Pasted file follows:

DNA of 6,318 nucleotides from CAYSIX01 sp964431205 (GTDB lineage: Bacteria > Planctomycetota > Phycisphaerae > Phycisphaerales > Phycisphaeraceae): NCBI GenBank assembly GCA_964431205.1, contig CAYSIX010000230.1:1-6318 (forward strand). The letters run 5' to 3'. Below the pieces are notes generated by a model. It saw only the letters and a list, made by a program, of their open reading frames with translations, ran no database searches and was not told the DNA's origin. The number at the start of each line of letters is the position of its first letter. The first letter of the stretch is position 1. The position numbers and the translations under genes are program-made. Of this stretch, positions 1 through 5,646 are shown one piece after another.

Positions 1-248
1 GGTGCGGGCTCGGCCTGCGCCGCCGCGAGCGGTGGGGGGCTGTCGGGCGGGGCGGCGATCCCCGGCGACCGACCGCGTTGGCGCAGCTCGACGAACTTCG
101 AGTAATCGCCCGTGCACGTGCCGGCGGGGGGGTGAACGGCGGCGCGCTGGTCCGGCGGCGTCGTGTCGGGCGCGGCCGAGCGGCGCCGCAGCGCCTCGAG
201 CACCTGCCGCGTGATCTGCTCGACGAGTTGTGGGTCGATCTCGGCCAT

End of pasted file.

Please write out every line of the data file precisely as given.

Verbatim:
DNA of 6,318 nucleotides from CAYSIX01 sp964431205 (GTDB lineage: Bacteria > Planctomycetota > Phycisphaerae > Phycisphaerales > Phycisphaeraceae): NCBI GenBank assembly GCA_964431205.1, contig CAYSIX010000230.1:1-6318 (forward strand). The letters run 5' to 3'. Below the pieces are notes generated by a model. It saw only the letters and a list, made by a program, of their open reading frames with translations, ran no database searches and was not told the DNA's origin. The number at the start of each line of letters is the position of its first letter. The first letter of the stretch is position 1. The position numbers and the translations under genes are program-made. Of this stretch, positions 1 through 5,646 are shown one piece after another.

Positions 1-248
1 GGTGCGGGCTCGGCCTGCGCCGCCGCGAGCGGTGGGGGGCTGTCGGGCGGGGCGGCGATCCCCGGCGACCGACCGCGTTGGCGCAGCTCGACGAACTTCG
101 AGTAATCGCCCGTGCACGTGCCGGCGGGGGGGTGAACGGCGGCGCGCTGGTCCGGCGGCGTCGTGTCGGGCGCGGCCGAGCGGCGCCGCAGCGCCTCGAG
201 CACCTGCCGCGTGATCTGCTCGACGAGTTGTGGGTCGATCTCGGCCAT